SimpleDateFormat formatter= new SimpleDateFormat("HH:mm:ss");
// Pass date object
String formatted = df.format(date );
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This would produce incorrect results for amounts of time more than a day. It would wrap the number of hours from 23 back to 0, which probably isn't desirable here. –  Kenster Jun 20 at 12:44
    
No buddy... I think it would still work the same. try with today date –  Vinay Lodha Jun 23 at 4:23

I tried as shown in the first answer. It works, but minus brought me into confusion. My answer by Groovy:

import static java.util.concurrent.TimeUnit.*

...

private static String formatElapsedTime(long millis) {

    int hrs = MILLISECONDS.toHours(millis) % 24
    int min = MILLISECONDS.toMinutes(millis) % 60
    int sec = MILLISECONDS.toSeconds(millis) % 60
    int mls = millis % 1000

    sprintf( '%02d:%02d:%02d (%03d)', [hrs, min, sec, mls])
}
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Test results for the 4 implementations

Having to do a lot of formatting for huge data, needed the best performance, so here are the (surprising) results:

for (int i = 0; i < 1000000; i++) { FUNCTION_CALL }

Durations:

  • combinationFormatter: 196 millis
  • formatDuration: 272 millis
  • apacheFormat: 754 millis
  • formatTimeUnit: 2216 millis

    public static String apacheFormat(long millis) throws ParseException {
        return DurationFormatUtils.formatDuration(millis, "HH:mm:ss");
    }
    
    public static String formatTimeUnit(long millis) throws ParseException {
    String formatted = String.format(
            "%02d:%02d:%02d",
            TimeUnit.MILLISECONDS.toHours(millis),
            TimeUnit.MILLISECONDS.toMinutes(millis)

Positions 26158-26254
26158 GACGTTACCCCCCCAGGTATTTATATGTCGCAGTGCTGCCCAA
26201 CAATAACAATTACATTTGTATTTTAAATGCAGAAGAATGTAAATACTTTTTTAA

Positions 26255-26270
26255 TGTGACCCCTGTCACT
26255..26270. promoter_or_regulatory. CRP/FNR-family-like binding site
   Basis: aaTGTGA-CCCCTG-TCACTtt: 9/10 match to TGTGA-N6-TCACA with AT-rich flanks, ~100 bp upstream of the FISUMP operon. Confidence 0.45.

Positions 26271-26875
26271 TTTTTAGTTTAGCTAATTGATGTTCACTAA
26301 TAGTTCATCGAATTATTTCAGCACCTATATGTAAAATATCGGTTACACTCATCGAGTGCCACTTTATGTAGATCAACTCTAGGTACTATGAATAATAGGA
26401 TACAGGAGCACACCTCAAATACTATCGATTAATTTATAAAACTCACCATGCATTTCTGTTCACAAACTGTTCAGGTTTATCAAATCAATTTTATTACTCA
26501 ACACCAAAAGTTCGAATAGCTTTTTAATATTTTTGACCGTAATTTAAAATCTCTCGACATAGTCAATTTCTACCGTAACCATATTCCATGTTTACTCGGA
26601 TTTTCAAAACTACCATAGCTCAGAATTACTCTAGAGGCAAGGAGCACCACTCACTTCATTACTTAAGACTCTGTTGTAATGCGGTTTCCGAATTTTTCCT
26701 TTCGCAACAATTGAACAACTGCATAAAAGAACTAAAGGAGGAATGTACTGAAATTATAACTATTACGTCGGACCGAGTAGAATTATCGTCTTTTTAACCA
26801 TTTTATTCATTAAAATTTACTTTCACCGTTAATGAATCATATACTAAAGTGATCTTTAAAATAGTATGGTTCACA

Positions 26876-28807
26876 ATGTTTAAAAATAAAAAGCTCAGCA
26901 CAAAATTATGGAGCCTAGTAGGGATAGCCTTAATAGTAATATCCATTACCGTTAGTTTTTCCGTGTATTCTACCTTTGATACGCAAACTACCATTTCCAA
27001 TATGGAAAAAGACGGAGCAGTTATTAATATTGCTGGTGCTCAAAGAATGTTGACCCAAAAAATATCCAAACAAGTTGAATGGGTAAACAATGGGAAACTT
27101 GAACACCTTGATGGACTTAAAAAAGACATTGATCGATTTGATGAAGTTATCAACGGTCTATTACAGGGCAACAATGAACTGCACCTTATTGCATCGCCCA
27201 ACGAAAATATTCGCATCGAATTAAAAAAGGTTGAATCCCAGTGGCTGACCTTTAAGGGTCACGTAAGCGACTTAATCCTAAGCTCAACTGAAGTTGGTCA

- TimeUnit.HOURS.toMinutes(TimeUnit.MILLISECONDS.toHours(millis)),
            TimeUnit.MILLISECONDS.toSeconds(millis)
                    - TimeUnit.MINUTES.toSeconds(TimeUnit.MILLISECONDS.toMinutes(millis)));
        return formatted;
    }
    
    public static String formatDuration(final long millis) {
        long seconds = (millis / 1000) % 60;
        long minutes = (millis / (1000 * 60)) % 60;
        long hours = millis / (1000 * 60 * 60);
    
        StringBuilder b = new StringBuilder();
        b.append(hours == 0 ? "00" : hours < 10 ? String.valueOf("0" + hours) : 
        String.valueOf(hours));
        b.append(":");
        b.append(minutes == 0 ? "00" : minutes < 10 ? String.valueOf("0" + minutes) :     
        String.valueOf(minutes));
        b.append(":");
        b.append(seconds == 0 ? "00" : seconds < 10 ? String.valueOf("0" + seconds) : 
        String.valueOf(seconds));
        return b.toString();
    }
    
    public static String combinationFormatter(final long millis) {
        long seconds = TimeUnit.MILLISECONDS.toSeconds(millis)
                - TimeUnit.MINUTES.toSeconds(TimeUnit.MILLISECONDS.toMinutes(millis));
        long minutes = TimeUnit.MILLISECONDS.toMinutes(millis)
                - TimeUnit.HOURS.toMinutes(TimeUnit.MILLISECONDS.toHours(millis));
        long hours = TimeUnit.MILLISECONDS.toHours(millis);
    
        StringBuilder b = new StringBuilder();
        b.append(hours == 0 ? "00" : hours < 10 ? String.valueOf("0" + hours) : 
        String.valueOf(hours));
        b.append(":");
        b.append(minutes == 0 ? "00" : minutes < 10 ? String.valueOf("0" + minutes) : 
        String.valueOf(minutes));
            b.append(":");
        b.append(seconds == 0 ? "00" : seconds < 10 ? String.valueOf("0" + seconds) : 
        String.valueOf(seconds));
        return b.toString(); 
     }
    
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how reliable are metrics like these? I've never really understood the process. –  mre Feb 11 at 14:31
    
In my situation where some thousands of objects are created in succession, this test I think is pretty useful. Okay not setting just some strings, but creating objects which have one field a formatted string. –  MariusA Feb 11 at 23:40
    
I didn't ask about usefulness..I asked about reliability. Also, this may be due to inexperience on my side, but creating thousands of objects in succession in memory sounds like a code smell. –  mre Feb 12 at 14:21

Well, you could try something like this, :

public String getElapsedTimeHoursMinutesSecondsString() {       
     long elapsedTime = getElapsedTime();  
     String format = String.format("%%0%dd", 2);  
     elapsedTime = elapsedTime / 1000;  
     String seconds = String.format(format, elapsedTime % 60);  
     String minutes = String.format(format, (elapsedTime % 3600) / 60);  
     String hours = String.format(format, elapsedTime / 3600);  
     String time =  hours + ":" + minutes + ":" + seconds;  
     return time;  
 }  

to convert milliseconds to a time value